So how do you get there? How can you take your company to that next level of commitment to your goal or ideal? How can you get everyone in your company on board and as passionate about the social mission as you are? All great questions and ones that I have personally been thinking a lot about lately and here is what I came up with:
1. Seek First To Understand- Whatever you are trying to support you need to truly understand who these people are, where they come from and most importantly, how it feels to be them. This technique creates empathy in any number of situations in life, but in our case now, you will get a look through the eyes of who you are actually trying to help to know what they go through on a daily basis and how they would want to be treated or how maybe how to best help this specific group of people or this specific problem that you are tackling with your social mission. This empathy sets the groundwork for connection.
2. Get Your Hands Dirty- There is no substitution for getting your hands dirty. If you want to learn a language, you can read all the books in the world, listen to the podcast, download the apps all you want, but the quickest and most effective way to learn will be to really get dirty and immerse yourself in a country that speaks that language and force yourself to learn and at the same time you will be gaining understanding and context. This is a prerequisite in my book. You won’t be connected to your mission sitting in your office cutting checks to the united way once a year.
3. Get Everyone Involved- If this is a pillar that the company stands upon then get everyone involved. Don’t use it as just a feather in the cap of the executives and don’t let the “employees” do all of the dirty work. This is a great opportunity to lead by example and show your employees that you are just like them, you value the same things they value and you all work together as a unit, side by side, in the trenches. Talk about connecting with your people, go dig well for a tribe in Kenya together and see where you relationship goes.
4. Embed it Into Your Culture- Tony Heish once said something along these lines. “If you are going to build a company around culture, then you need to be prepared to hire and fire based upon a good fit into that culture.” I think this is a very true statement. No paper tigers, if you have someone who is great at accounting, but does not want to engage in any part of the corporate culture, then it’s not a good long term fit. Sure the short run wins might be great, but the damage 1 person can cause to a culture can be immeasurable, so choose your people wisely.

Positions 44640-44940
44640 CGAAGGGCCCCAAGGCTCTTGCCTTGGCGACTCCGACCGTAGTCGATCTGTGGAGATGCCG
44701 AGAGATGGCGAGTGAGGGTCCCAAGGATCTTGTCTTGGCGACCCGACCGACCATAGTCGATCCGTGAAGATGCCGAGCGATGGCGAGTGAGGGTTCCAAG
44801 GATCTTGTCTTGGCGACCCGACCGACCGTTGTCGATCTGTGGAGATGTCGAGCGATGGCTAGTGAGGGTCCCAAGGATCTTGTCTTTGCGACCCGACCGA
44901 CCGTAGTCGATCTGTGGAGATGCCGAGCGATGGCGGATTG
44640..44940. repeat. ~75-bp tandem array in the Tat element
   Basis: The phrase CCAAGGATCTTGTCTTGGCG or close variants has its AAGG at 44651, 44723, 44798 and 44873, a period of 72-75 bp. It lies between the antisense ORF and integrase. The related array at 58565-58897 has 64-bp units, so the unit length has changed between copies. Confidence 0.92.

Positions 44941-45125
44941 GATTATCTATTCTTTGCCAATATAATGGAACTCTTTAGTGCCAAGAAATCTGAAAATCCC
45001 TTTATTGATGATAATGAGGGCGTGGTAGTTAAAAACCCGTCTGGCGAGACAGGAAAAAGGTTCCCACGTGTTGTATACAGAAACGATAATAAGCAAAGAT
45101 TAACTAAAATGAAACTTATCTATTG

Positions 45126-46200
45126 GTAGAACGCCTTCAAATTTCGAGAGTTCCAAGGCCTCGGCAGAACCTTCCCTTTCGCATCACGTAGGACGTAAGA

5. Create New Enemies and Allies- Finally I make a rallying cry to entrepreneurs and companies across the world to declare war on a different type of enemy. Instead of your competitor in the market, lets say for instance you sell insulin. Instead of your biggest insulin sales competitor being your enemy, make diabetes your enemy. Stop focusing on your competition for a moment and focus on the bigger picture here on how you can help the consumer beat diabetes and its your company vs that disease. Or your company vs the issue of slow and inefficient cloud computing software or whatever it may be.
Now take this same ideal and use it to drive your mission, attach your company to that higher ideal, not to passing out meals on the weekend but stamping out hunger in the great San Antonio area. Human beings need to feel that their work and their existence is meaningful, by attaching your company to those higher ideals, you can give everyone at your company something to strive for and in the process realign you company to a customer centric model with a triple bottom line that puts the goals of the customer or client first which creates new “allies” in the form of raving fans and long term customers.
At the end of the day “You’re here and they are going to play a football game. We might as well win.” Meaning You’re already here, you’re already in business and you’re going to continue to be, so it’s really a question of what do you want to get out of if it? How do you want to spend your time? With whom do you want to spend your time and what type of legacy do you want to leave?
It is sometimes helpful to imagine the day of your funeral and as they are discussing your life and legacy, what are they saying? What impact do you want to leave on others and the world? OR if you are not comfortable with your funeral, try your retirement dinner. Envision that and what the stories are about, what people are remembering you for, what they are saying about your company and who would be there and why.
Trust your gut here to set the intentions and then use your head to make it all happen.